A little more carrot and a lot less stick seems a more intelligent way forward than to keep kicking motorists. Maybe it is time to remove restrictions / one ways / dead ends / waiting restrictions / controlled junctions and redesign the city centre so that pedestrians and bikes have lane and junction priority over vehicles, including on major roads. In other words, motorists always give way to people and bikes, not the other way around.

How else is a ring road supposed to work, other than a wheel and spoke approach as you have described?

 

As for motorists giving way to pedestrians and cyclists, pull the other one. It's not in the nature of a large minority of entitled "road tax" payers to give way to anyone once behind the wheel. As a cyclist and pedestrian I would be a fool to assume any different. 

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6 hours ago, Tony said:

The idea that vehicles should get on the ring road merry-go-round to access adjacent points has failed to address congestion, in fact it has exacerbated it. 

But, there's very little congestion on the inner ring road outside the peak hours, so visitors / shoppers largely aren't badly affected.

 

There's also congestion at major shopping centres like Meadowhall etc, so it's not a problem that's only related to the city centre.

 

All towns and cities have traffic congestion at peak times and to expect the Council to "address" this ie eliminate it, is an unreasonable ask. Trying to road build your way out of congestion isn't the way forward, even the Americans realise this.

 

7 hours ago, Justin Smith said:

Another fact which puts me off driving into Sheffield town centre is the road layout which is complicated with loads of one ways no left turns, no right turns etc, it's far more complicated than it used to be, I look at they map and my eyes just glaze over.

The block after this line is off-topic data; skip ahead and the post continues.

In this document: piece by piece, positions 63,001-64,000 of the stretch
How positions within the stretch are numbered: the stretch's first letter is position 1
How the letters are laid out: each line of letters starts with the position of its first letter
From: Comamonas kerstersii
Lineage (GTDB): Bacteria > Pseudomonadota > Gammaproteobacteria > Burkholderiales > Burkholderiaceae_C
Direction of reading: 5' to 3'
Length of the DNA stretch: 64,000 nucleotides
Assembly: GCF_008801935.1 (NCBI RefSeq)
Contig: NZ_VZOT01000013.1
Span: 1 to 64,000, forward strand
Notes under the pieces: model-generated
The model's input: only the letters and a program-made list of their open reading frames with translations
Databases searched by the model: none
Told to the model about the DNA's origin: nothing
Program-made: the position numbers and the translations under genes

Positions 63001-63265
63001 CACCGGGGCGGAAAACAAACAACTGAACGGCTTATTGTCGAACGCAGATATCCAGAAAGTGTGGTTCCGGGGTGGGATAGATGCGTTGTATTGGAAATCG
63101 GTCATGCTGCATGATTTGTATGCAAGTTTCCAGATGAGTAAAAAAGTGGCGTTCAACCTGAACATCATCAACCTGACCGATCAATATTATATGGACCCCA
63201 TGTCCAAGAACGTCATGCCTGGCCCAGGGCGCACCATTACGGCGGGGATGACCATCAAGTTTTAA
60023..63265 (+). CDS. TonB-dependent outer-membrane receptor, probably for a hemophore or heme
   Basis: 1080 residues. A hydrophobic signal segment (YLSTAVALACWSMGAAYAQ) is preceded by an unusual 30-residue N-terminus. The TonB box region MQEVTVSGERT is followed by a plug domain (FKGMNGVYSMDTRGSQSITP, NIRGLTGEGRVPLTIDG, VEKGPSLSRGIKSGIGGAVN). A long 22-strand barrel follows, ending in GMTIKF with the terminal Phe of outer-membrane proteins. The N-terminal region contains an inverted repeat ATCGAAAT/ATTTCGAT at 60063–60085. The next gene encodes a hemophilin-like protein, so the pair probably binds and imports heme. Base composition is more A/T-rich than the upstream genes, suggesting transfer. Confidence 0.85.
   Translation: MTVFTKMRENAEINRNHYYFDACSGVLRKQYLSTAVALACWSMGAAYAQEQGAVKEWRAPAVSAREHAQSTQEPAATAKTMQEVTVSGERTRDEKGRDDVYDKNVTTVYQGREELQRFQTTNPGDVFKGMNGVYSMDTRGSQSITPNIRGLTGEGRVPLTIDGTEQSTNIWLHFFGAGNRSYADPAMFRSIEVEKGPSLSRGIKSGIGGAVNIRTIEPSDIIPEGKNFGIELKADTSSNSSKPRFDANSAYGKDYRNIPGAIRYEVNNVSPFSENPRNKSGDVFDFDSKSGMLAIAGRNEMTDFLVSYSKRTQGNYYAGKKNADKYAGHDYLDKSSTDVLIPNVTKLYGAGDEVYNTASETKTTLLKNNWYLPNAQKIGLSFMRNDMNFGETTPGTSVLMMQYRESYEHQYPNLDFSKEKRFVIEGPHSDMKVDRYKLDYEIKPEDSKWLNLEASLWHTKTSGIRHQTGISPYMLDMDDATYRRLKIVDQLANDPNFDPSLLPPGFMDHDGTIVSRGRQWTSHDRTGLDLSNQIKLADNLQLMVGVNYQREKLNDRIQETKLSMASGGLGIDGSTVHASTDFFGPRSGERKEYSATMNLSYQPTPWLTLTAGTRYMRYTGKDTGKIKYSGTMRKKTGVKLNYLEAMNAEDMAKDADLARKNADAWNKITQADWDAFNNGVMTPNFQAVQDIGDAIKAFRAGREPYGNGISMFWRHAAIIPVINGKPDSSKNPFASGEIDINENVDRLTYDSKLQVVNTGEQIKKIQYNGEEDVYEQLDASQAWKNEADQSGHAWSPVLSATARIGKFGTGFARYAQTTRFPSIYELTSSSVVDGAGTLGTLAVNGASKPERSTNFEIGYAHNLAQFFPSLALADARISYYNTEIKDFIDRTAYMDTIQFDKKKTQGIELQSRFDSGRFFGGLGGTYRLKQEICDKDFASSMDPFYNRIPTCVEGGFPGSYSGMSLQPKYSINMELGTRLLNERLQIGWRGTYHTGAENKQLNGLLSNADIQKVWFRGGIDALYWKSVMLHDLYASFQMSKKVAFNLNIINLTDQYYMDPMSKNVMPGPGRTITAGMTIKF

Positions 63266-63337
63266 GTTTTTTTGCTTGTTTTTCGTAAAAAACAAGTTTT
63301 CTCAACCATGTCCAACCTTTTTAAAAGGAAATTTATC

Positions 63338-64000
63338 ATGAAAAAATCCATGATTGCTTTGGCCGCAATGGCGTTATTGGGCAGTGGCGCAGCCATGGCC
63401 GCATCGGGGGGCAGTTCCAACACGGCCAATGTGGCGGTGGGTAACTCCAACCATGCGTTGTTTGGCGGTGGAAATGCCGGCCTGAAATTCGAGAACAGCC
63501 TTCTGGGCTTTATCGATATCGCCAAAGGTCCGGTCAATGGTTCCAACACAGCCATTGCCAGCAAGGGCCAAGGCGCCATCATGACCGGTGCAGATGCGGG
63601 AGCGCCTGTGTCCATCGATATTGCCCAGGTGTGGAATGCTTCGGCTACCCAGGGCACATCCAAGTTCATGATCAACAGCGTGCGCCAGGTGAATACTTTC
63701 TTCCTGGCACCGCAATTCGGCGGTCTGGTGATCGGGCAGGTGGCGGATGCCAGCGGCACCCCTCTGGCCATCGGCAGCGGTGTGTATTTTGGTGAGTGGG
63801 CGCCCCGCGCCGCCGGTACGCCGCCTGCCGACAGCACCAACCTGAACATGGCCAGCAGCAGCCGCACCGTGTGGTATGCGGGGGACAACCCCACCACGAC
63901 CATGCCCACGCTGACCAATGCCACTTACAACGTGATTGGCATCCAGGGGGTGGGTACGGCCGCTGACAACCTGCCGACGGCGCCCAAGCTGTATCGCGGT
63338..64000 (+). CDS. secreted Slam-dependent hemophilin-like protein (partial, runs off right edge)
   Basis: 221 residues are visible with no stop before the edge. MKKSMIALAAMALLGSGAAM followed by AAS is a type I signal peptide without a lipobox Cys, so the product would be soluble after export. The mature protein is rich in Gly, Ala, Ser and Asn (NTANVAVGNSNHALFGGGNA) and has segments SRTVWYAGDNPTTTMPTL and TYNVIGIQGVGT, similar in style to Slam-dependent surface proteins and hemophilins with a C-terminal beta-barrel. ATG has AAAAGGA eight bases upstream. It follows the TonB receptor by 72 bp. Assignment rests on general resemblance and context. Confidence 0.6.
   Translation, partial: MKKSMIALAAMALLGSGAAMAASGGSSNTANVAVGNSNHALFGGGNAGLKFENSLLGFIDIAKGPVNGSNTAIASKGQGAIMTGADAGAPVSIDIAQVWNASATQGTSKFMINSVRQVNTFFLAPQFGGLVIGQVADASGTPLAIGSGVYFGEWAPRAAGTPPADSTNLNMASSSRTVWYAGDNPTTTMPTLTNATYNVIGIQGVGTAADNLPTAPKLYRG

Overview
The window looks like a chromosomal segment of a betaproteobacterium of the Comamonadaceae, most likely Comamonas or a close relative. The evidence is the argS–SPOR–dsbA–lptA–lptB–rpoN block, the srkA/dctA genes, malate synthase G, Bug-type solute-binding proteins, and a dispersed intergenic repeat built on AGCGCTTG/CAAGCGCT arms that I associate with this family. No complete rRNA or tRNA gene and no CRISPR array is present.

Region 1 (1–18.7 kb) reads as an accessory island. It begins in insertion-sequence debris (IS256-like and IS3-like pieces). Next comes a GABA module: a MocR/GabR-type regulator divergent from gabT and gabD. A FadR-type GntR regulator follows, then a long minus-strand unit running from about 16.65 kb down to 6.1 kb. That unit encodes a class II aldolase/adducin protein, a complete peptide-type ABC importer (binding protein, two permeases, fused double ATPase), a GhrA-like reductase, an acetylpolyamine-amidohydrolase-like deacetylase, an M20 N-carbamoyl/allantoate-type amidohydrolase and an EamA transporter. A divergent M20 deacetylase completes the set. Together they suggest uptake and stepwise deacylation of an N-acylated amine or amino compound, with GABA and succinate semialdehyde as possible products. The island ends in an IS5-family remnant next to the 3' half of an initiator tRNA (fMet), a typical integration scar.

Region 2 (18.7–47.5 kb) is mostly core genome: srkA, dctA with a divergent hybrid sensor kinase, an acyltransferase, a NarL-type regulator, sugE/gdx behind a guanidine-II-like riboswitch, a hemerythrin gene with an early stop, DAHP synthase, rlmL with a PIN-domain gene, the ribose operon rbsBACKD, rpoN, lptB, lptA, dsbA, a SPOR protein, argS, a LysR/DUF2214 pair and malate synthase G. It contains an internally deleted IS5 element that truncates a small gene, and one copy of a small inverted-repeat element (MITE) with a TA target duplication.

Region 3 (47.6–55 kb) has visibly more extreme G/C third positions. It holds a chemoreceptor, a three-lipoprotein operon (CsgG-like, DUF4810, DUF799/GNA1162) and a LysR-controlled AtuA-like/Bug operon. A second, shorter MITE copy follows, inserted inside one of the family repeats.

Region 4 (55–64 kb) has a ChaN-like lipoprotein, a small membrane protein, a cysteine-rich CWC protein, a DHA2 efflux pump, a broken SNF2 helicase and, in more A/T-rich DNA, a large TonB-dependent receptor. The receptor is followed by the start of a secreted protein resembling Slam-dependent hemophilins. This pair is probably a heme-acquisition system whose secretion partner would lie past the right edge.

Do you get confused at Meadowhall, which has a ring road and access roads off it which lead to car parks and back out onto the ring road? Pretty much the same way it works in the city centre but on a bit larger scale.....

 

10 hours ago, DerbyTup said:

Let's just take one example, "The Supertram" and look at how that was introduced.  It was initially known as  "going from nowhere, to nowhere".   Even now there are large areas of the city where it cannot be easily accessed - and that's o.k. btw - providing it links up to other modes of transport in those areas - but...it doesn't.  

 

That's what I'm talking about - the ability to effectively plan an integrated transport service.  Yes, I know there have been government cuts and it's a very difficult balance to get between transportation and other draws on the public purse.  Totally with you on that as well.  I remember only too well the days of subsidised bus fares in Sheffield but housing rates considerably higher than over the border in Derbyshire.  

 

I still don't see what is preventing us from planning the services better though, or getting them to run on time.  That's not about money actually, that's about planning competence and managing services effectively.

 

 

The main thing which prevents bus services co-ordinating with other transport services is the way the regulatory framework works. Bus services are de-regulated, so are provided by commercial operators who run them wherever and whenever it profits them. They cannot be made to co-ordinate their bus services with trams  or trains.

 

Franchising is the way that public authorities can get control back, but it brings with it some significant financial risks, which is one reason why it hasn't been done so far. Another reason was that the regulatory setup didn't allow it to happen until recently. They tried to do it in Tyneside, but after legal challenge from the bus companies found that it could not be delivered in the legal setup that prevailed.

Edited by Planner1

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2 hours ago, Bargepole23 said:

How else is a ring road supposed to work, other than a wheel and spoke approach as you have described?